Relief is in sight for sweltering Canadians after a weekend of high humidity and thunderstorms that affected sporting events, caused localized flooding, and sent people flocking to local pools to beat the heat as temperatures soared into the mid-30s.
Environment Canada meteorologist Catherine Brabant said that while parts of southern Quebec, Ontario and the Maritimes remained under heat warnings early Sunday afternoon, temperatures were expected to drop to seasonal levels by evening and remain there for the coming days.
“We’ll get back to more seasonal temperatures, and much less humidity, so much more comfortable,” Brabant said in a phone interview.
In Toronto, residents braved long lineups to cool down in one of the city’s pools on Saturday as temperatures reached 34 C, while Woodbine racetrack announced it was taking extra measures to protect the horses racing, including extra veterinarians, mobile cooling stations and shorter post parade times.
Mark Borins, 37, said southern Ontario felt more like the tropics.
“I’ve been to places all over the world, but this is starting to resemble more like Bangkok than somewhere in Canada,” the Toronto resident said.
Gilles Desgagnes, a spokesman for Quebec civil security, said there were reports that a brief but intense rainstorm in parts of Montreal on Sunday morning caused headaches for a few motorists, who found themselves trapped by the water that rapidly accumulated under some underpasses and on a stretch of Highway 40.
Desgagnes said that the water accumulation may have been caused by clogged sewers and drainage systems, but that the problem appeared limited to a few isolated areas and was quickly resolved.
The weather was also a big factor in Saturday’s Montreal Alouettes game as halftime was extended to 20 minutes for the players’ safety since humidex values reached 41 C. The game was also suspended for 25 minutes due to lightning in the area.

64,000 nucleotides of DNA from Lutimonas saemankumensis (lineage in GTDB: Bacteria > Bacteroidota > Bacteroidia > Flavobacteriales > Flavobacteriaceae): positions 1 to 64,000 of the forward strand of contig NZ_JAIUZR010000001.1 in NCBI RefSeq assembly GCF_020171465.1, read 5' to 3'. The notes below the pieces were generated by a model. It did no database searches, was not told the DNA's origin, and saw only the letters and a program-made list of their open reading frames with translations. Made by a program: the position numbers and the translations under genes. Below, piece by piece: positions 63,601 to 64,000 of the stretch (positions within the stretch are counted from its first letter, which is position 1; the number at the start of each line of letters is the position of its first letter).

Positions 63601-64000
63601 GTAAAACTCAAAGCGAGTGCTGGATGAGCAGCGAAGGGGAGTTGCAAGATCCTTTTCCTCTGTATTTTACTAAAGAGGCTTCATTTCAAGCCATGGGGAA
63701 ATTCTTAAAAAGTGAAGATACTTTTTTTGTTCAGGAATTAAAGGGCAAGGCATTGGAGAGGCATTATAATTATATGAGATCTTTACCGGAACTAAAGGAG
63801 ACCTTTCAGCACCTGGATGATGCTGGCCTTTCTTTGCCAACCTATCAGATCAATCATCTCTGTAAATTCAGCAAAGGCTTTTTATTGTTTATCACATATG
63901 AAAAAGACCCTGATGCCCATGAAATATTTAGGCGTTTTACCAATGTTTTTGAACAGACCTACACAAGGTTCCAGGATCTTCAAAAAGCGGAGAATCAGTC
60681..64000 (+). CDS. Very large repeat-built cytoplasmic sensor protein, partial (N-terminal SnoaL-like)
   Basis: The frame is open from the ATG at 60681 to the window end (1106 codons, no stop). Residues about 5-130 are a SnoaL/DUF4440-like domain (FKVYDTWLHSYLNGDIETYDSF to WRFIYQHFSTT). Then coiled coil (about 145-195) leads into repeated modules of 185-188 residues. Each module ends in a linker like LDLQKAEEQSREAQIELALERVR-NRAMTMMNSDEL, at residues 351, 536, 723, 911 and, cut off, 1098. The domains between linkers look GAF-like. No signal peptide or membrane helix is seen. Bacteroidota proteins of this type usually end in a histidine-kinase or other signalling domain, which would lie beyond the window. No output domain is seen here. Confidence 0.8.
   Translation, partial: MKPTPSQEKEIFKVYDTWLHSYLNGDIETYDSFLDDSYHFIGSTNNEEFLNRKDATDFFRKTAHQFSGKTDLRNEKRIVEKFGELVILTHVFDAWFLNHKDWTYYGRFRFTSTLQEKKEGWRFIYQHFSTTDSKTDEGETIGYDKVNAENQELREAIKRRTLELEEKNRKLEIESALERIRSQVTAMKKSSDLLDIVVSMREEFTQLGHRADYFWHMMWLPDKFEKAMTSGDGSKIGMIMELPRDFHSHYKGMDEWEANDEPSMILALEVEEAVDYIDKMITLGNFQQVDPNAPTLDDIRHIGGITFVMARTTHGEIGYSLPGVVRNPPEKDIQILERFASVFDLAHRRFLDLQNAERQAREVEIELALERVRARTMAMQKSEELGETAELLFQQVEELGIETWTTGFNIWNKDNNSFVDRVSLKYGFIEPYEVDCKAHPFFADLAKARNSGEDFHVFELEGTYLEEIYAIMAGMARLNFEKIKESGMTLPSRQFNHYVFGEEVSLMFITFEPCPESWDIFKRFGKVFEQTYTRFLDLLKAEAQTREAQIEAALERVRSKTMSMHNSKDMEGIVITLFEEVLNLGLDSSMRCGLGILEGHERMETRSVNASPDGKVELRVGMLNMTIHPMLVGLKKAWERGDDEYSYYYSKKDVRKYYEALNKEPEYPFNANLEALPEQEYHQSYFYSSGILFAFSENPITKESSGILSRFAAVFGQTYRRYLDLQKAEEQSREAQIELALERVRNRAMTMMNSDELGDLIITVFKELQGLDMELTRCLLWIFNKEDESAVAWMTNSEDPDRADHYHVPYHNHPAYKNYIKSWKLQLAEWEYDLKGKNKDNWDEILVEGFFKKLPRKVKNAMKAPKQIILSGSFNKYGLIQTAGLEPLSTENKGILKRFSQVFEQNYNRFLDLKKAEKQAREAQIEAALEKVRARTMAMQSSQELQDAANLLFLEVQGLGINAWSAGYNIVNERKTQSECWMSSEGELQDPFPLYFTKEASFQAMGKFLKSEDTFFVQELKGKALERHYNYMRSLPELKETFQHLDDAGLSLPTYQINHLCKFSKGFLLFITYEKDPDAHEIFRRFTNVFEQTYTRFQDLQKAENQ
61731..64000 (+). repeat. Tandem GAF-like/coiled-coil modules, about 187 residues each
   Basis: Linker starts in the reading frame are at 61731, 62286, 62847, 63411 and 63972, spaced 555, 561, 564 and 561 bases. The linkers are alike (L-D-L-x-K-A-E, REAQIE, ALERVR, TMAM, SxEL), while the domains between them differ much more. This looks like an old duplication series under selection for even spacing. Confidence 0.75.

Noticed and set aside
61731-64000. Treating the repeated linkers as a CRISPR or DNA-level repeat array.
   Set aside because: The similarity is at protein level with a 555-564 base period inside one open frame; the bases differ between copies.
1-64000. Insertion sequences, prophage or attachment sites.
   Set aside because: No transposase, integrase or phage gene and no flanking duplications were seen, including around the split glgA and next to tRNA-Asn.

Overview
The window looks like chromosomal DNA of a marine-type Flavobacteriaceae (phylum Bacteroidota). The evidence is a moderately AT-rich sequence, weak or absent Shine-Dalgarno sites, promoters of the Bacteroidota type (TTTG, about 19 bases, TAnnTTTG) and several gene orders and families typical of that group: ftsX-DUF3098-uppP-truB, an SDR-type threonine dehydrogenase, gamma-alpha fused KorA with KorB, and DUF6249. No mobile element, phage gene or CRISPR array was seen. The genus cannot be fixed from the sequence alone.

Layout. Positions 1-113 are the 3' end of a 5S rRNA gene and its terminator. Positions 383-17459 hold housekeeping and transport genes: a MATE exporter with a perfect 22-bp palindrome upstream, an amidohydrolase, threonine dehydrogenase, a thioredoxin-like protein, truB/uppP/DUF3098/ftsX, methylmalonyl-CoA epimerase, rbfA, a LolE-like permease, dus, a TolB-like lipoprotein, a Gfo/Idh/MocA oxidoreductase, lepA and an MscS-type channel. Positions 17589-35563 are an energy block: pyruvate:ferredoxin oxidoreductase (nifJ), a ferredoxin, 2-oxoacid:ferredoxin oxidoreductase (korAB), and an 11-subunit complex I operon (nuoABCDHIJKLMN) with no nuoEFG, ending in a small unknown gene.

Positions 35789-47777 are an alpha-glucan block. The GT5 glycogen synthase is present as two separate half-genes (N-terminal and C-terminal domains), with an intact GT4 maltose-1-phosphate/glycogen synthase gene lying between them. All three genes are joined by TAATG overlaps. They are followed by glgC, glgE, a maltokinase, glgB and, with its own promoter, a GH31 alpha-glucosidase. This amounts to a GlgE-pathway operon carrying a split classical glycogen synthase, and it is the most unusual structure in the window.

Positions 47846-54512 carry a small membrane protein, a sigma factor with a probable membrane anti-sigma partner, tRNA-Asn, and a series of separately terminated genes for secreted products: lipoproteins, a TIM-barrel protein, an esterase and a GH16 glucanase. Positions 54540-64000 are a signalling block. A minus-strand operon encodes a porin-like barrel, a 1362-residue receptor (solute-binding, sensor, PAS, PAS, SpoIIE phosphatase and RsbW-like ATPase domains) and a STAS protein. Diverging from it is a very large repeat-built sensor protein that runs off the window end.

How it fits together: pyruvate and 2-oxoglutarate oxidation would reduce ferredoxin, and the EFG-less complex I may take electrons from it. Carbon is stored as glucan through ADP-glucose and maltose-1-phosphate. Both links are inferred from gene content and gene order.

But while the heat may have felt stifling, a spokeswoman for the local health department said that as of Sunday afternoon there had been no increase in hospitalizations in Montreal, and that no deaths had been directly linked to the heat.
In comparison, the city’s public health authority reported that 66 people, most of them seniors or chronically ill, died as a result of extreme heat on the Island of Montreal between June 30 and July 8 last year.
Brabant said the vastly different outcome is because last year’s heat wave lasted several days longer, and the effects of high temperatures build up in the body over time.
Saturday marked the warmest day of the season in Ottawa, with the temperature hitting 46 C with the humidex in the afternoon. Ottawa Public Health urged residents to check on family, friends and neighbours who may vulnerable to the heat.
But Sunday provided some relief, with the forecast sitting at 29 C, or 34 C with the humidex, with a chance of rain.
Brabant said humidity makes it harder for the human body to cool itself.
“When we sweat, and the sweat evaporates, this is how we cool off,” she said. When it’s humid, ”the sweat doesn’t evaporate, it stays on the skin.”
In much of Alberta, where the summer of 2019 has so far been mostly a mixture of rain and below-normal temperatures, conditions returned closer to seasonal on the weekend.
Environment Canada issued heat warnings for the province’s north, as well as northwestern Saskatchewan and southern regions of the Northwest Territories, where temperatures are expected reach 30 C for much of this week.
In the northern Alberta community of High Level, firefighters continue to battle a massive blaze that forced thousands of people from their homes for several weeks in the spring. The province said Sunday that the hot, dry conditions mean “extreme fire behaviour is expected to continue for the next several days.”
But the drier weather is likely more welcome in Edmonton, where days of rain last week are being blamed for overwhelming a sewer line in the city’s north, causing stinky sewage to back up into about 20 homes in one neighbourhood.
— With files from Rob Drinkwater in Edmonton, Lidia Abraha in Toronto and Kristy Kirkup in Ottawa
Morgan Lowrie, The Canadian Press
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